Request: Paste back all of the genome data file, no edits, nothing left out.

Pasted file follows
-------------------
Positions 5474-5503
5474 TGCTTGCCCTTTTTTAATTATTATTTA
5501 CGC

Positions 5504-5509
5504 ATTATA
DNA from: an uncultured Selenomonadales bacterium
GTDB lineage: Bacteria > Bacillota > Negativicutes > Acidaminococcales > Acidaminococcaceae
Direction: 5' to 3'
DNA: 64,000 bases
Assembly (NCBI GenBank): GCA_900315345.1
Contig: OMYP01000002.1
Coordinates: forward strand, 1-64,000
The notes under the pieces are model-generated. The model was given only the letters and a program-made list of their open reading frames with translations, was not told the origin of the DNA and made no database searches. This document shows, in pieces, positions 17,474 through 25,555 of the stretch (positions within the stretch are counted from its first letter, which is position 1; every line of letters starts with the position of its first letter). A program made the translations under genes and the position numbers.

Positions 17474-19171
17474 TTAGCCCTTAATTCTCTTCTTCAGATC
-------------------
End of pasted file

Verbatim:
Positions 5474-5503
5474 TGCTTGCCCTTTTTTAATTATTATTTA
5501 CGC

Positions 5504-5509
5504 ATTATA
DNA from: an uncultured Selenomonadales bacterium
GTDB lineage: Bacteria > Bacillota > Negativicutes > Acidaminococcales > Acidaminococcaceae
Direction: 5' to 3'
DNA: 64,000 bases
Assembly (NCBI GenBank): GCA_900315345.1
Contig: OMYP01000002.1
Coordinates: forward strand, 1-64,000
The notes under the pieces are model-generated. The model was given only the letters and a program-made list of their open reading frames with translations, was not told the origin of the DNA and made no database searches. This document shows, in pieces, positions 17,474 through 25,555 of the stretch (positions within the stretch are counted from its first letter, which is position 1; every line of letters starts with the position of its first letter). A program made the translations under genes and the position numbers.

Positions 17474-19171
17474 TTAGCCCTTAATTCTCTTCTTCAGATC